Single-center, noninterventional clinical trial to assess the safety, efficacy, and tolerability of a dimeticone-based medical device in facilitating the removal of scales after topical application in patients with psoriasis corporis or psoriasis capitis
Authors Hengge UR, Röschmann K, Candler H
Received 15 December 2016
Accepted for publication 20 April 2017
Published 15 June 2017 Volume 2017:7 Pages 41—49
Checked for plagiarism Yes
Review by Single-blind
Peer reviewers approved by Dr Colin Mak
Peer reviewer comments 2
Editor who approved publication: Professor Uwe Wollina
Ulrich R Hengge,1 Kristina Röschmann,2 Henning Candler3
1Skin Center, Düsseldorf, 2Department of Clinical Research, 3Department of Medical Affairs, G. Pohl‑Boskamp GmbH & Co. KG, Hohenlockstedt, Germany
Introduction: Psoriasis is a frequent inflammatory skin disease affecting ~2%–3% of the population in western countries. Scaling of the psoriatic lesions is the most impairing symptom in patients with psoriasis. In contrast to conventional keratolytic treatment concepts containing salicylic acid or urea, a dimeticone-based medical device (Loyon®) removes scales in a physical way without any pharmacological effect.
Objective: To assess the efficacy and tolerability of a dimeticone-based medical device in removal of scales in patients with psoriasis corporis/capitis under real-life conditions.
Methods: Forty patients with psoriasis capitis or corporis were included and received once-daily treatments for 7 days. Clinical assessment of the psoriasis area severity index score (psoriasis corporis) and the psoriasis scalp severity index score (psoriasis capitis) was performed and evaluated at baseline, after 3 and 7 days of treatment. Baseline scaling scores and redness scores were calculated for two target lesions of the scalp or the body on a 5-point scale each.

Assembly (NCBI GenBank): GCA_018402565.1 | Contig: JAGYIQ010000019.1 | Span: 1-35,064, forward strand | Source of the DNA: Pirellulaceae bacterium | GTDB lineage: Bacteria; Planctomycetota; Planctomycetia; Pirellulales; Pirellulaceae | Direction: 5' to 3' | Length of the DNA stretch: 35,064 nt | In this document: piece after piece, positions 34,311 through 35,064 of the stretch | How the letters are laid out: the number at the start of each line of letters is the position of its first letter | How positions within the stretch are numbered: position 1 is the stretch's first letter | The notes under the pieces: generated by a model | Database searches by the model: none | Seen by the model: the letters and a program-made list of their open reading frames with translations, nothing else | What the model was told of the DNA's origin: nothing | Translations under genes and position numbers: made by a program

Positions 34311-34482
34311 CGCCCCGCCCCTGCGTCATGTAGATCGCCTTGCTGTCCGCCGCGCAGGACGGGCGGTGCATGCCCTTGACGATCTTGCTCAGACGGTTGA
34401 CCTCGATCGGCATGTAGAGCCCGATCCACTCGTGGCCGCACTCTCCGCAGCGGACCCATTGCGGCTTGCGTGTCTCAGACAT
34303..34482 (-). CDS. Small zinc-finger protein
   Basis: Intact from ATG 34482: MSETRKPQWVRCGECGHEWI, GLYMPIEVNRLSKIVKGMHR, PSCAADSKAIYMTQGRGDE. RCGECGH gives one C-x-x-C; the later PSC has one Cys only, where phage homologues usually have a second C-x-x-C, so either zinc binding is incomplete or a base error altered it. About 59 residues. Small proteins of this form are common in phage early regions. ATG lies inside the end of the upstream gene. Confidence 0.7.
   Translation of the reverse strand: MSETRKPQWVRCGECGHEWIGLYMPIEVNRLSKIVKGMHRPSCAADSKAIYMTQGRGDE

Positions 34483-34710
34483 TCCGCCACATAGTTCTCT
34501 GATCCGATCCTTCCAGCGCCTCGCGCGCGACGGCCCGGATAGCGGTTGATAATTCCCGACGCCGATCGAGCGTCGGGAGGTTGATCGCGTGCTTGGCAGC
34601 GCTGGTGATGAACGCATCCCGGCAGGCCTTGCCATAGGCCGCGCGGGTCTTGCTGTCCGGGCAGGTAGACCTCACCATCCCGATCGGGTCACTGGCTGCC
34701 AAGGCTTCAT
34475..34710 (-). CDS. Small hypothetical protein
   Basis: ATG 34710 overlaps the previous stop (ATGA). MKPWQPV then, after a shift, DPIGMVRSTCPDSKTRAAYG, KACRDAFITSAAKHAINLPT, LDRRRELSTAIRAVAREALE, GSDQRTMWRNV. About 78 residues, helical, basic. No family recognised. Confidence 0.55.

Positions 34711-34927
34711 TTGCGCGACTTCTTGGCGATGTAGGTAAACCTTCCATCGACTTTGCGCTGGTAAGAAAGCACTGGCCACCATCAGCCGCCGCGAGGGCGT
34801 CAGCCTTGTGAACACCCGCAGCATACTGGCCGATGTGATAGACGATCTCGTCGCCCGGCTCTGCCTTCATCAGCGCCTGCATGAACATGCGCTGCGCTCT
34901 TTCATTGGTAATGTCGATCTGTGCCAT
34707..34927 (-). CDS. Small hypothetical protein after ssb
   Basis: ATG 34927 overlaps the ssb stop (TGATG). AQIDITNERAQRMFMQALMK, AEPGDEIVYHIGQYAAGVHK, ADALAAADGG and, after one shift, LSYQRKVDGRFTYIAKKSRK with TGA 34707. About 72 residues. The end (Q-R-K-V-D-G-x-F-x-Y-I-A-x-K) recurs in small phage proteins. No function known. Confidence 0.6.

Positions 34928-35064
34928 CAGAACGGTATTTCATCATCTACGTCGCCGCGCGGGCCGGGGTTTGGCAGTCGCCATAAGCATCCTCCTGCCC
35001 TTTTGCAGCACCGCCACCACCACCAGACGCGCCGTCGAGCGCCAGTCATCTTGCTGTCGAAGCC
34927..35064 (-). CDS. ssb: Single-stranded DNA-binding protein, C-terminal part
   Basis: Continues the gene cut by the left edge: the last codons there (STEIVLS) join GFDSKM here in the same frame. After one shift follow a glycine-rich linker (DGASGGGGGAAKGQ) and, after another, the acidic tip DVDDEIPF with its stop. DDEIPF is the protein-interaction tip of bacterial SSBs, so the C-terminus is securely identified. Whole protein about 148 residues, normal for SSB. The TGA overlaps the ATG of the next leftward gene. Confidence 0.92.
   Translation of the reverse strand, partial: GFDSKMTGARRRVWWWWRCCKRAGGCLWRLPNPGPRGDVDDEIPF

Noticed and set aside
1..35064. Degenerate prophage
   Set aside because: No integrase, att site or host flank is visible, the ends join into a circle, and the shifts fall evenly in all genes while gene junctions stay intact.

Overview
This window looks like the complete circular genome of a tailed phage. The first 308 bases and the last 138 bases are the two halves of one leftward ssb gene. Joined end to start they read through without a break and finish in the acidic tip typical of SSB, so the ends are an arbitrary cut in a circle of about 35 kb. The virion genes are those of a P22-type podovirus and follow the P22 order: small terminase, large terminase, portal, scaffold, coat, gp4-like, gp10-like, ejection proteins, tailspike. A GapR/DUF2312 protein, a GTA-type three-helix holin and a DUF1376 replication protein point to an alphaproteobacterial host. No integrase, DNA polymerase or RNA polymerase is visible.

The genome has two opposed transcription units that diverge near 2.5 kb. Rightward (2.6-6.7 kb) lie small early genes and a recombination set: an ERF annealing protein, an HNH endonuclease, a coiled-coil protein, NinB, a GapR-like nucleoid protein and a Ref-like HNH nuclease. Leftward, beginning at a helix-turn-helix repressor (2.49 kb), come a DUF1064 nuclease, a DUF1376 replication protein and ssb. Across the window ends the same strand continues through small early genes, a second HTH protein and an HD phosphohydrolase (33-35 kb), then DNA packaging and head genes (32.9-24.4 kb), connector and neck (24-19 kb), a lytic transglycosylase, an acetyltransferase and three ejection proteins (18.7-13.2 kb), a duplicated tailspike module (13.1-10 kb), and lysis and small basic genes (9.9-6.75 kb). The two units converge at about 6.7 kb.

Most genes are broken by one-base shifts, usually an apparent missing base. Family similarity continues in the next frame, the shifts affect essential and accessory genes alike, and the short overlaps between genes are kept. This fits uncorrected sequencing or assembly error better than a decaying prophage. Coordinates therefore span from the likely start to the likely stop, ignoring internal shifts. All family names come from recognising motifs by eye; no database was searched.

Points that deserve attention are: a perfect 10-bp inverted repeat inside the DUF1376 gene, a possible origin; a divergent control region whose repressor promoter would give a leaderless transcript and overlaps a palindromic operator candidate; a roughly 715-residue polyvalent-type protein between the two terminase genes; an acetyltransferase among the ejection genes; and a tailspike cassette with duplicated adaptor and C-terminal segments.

Results: For the primary efficacy variable scaling score, a statistically significant decrease was observed after treatment, with a relative reduction in scaling of 36.8% after 7 days of treatment within patients affected by psoriasis capitis. Treatment success was achieved in 76.8% of patients with psoriasis capitis, and time to treatment success was evaluated to be 4.14 days for these patients and 4.33 days for patients suffering from psoriasis corporis.
Conclusion: In conclusion, this trial demonstrated that the dimeticone-based medical device is a safe, well-tolerated, practicable, and efficient keratolytic compound, which can be well implemented in and recommended for standard therapy of psoriasis.
Keywords: psoriasis, keratolysis, scaling, PSSI, PASI
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